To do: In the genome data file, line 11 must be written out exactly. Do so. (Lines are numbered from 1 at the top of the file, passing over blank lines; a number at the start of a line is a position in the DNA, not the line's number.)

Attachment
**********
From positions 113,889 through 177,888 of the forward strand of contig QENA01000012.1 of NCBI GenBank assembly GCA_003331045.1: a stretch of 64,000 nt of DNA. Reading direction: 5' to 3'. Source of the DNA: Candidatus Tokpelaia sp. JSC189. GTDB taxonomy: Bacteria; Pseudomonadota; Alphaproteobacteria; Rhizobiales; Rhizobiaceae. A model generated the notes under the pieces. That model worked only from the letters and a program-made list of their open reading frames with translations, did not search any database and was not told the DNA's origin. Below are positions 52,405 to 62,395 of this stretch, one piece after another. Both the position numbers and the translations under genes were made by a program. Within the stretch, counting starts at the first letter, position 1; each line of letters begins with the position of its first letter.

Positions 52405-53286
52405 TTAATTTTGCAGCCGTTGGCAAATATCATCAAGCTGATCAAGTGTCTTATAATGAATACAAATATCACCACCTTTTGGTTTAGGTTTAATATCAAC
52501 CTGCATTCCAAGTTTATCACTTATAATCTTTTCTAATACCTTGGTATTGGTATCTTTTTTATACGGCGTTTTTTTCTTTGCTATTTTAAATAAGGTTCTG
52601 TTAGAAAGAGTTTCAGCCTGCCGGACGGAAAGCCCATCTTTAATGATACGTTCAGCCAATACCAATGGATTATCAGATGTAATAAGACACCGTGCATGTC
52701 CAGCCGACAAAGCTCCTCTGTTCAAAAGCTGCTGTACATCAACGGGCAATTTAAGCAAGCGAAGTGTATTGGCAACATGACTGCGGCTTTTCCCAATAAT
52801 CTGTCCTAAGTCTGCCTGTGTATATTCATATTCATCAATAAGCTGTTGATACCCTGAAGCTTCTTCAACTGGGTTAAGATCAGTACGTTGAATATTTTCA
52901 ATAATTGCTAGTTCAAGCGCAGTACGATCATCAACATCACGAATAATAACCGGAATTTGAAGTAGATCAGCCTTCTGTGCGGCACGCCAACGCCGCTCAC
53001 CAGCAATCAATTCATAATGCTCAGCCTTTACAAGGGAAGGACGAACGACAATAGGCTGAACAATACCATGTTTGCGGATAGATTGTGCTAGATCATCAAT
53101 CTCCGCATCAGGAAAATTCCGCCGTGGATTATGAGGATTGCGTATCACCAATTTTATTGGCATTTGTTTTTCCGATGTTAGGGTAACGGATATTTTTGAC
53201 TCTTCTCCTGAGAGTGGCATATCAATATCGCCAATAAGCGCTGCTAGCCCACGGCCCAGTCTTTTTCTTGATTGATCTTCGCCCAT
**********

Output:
53201 TCTTCTCCTGAGAGTGGCATATCAATATCGCCAATAAGCGCTGCTAGCCCACGGCCCAGTCTTTTTCTTGATTGATCTTCGCCCAT